Genome sequencing for sale on the NHSBMJ 2019; 364 doi: https://doi.org/10.1136/bmj.l789 (Published 25 February 2019) Cite this as: BMJ 2019;364:l789
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The emergence of Genetics Nurses and Counsellors as a specific practitioner group with its own registration and professional body has come about through recognition of the complicated nature of living with genetic disorders and the implications this has for those affected and their families, including their reproductive decisions. The NHS acknowledges the importance of the profession and has established training programs to expand the number of practitioners: there are also extensive efforts to enhance the knowledge of all health professionals given the explosion of information and knowledge in the field. The approach to practice taken by Genetics Nurses and Counsellors and their medical colleagues includes careful consideration of the impact of decisions about seeking or not seeking genetic information, interpreting the results, living with any new information which arises and living with the consequences of seeking or not seeking the information. Practice guidelines and protocols have been developed and are kept under review to ensure patients are best served by processes being in place to promote well-informed decisions and to be properly supported in assimilating the outcome.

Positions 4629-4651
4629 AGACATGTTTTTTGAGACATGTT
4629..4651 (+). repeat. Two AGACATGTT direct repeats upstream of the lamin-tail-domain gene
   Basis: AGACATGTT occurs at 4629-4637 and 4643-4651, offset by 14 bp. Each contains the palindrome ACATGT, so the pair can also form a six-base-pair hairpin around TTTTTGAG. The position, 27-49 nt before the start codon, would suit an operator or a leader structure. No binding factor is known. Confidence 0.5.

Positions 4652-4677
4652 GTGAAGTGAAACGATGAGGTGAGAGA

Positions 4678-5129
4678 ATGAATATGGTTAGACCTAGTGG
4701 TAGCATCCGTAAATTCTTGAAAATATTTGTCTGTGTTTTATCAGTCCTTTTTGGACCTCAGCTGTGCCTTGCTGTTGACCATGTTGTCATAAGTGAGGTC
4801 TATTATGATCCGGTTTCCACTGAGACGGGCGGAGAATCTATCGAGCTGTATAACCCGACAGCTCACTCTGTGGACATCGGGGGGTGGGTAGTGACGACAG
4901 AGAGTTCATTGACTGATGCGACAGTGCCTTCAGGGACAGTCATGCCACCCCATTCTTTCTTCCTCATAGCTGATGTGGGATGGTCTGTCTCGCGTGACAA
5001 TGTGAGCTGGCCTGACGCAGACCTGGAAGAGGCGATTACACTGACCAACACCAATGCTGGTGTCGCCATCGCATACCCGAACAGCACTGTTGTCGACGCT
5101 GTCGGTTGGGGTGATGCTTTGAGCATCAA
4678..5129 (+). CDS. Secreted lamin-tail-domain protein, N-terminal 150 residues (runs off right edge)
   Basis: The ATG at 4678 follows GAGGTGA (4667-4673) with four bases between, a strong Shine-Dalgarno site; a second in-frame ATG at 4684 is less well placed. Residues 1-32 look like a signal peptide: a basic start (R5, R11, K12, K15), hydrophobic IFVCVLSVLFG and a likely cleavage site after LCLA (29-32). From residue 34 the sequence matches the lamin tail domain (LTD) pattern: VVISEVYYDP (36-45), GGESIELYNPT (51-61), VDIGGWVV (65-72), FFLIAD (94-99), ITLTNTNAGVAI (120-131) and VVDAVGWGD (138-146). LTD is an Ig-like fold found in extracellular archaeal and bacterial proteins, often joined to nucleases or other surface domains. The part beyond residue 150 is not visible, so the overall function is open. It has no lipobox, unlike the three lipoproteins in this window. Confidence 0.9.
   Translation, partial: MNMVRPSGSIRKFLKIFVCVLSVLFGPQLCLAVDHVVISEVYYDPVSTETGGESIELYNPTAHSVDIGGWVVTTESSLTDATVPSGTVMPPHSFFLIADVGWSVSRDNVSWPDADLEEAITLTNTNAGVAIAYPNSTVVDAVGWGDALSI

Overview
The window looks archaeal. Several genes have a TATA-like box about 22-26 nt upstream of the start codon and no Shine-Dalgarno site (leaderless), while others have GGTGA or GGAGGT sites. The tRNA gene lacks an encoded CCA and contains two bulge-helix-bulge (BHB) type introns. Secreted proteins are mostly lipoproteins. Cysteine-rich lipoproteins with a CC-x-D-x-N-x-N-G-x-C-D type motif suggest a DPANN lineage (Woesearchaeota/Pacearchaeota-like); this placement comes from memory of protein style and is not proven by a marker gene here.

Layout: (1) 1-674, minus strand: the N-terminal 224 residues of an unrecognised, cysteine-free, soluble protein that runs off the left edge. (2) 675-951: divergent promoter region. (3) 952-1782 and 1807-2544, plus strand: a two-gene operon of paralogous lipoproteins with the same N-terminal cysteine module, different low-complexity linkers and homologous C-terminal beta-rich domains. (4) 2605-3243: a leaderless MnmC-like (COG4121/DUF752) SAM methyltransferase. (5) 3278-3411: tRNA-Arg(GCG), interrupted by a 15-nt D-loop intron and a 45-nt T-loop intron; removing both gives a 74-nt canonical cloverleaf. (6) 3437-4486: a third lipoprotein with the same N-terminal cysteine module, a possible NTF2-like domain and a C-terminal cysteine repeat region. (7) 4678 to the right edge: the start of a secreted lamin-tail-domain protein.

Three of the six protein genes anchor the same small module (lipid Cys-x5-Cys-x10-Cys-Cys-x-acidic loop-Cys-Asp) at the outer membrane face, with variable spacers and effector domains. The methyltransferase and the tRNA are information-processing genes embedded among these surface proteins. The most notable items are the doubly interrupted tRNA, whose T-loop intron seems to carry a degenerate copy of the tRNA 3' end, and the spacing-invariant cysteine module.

The development in the NHS of professional practice and services for genetic counselling stands in opposition to a view that the UK population is best served by treating genetic knowledge as a simple commodity. If the Health Secretary is to pursue this policy perhaps he should at least assign any revenue raised to develop services for the unintended adverse consequences of his policy.
Competing interests: I provide supervision groups for Genetics Nurses and Counsellors